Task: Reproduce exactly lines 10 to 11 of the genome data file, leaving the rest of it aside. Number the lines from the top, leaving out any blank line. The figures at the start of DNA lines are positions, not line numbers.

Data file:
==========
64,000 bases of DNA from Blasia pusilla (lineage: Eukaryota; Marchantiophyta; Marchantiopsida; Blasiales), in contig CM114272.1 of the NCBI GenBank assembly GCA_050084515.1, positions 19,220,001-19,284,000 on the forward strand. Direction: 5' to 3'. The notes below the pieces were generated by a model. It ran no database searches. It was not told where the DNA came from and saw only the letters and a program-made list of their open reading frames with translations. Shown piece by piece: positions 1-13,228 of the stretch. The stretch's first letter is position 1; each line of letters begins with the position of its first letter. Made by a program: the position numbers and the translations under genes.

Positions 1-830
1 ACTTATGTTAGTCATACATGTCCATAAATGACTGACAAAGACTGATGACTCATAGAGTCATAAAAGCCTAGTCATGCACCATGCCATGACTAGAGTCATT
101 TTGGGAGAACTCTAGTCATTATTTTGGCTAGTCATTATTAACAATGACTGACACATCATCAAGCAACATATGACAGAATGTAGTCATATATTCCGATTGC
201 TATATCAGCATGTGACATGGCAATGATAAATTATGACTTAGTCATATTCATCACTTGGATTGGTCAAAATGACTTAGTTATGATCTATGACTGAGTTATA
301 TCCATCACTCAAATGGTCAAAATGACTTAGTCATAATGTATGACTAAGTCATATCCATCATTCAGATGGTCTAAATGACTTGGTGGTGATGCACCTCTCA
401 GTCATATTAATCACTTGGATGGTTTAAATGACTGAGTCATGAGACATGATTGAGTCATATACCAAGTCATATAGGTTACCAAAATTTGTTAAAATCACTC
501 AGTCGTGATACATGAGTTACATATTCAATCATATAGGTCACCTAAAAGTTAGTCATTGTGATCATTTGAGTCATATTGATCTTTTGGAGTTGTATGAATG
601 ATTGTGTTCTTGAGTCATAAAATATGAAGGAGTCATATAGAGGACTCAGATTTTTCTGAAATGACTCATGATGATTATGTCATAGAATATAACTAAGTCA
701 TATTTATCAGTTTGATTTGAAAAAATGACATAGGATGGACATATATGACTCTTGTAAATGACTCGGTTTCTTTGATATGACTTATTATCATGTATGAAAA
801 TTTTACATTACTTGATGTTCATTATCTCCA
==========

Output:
701 TATTTATCAGTTTGATTTGAAAAAATGACATAGGATGGACATATATGACTCTTGTAAATGACTCGGTTTCTTTGATATGACTTATTATCATGTATGAAAA
801 TTTTACATTACTTGATGTTCATTATCTCCA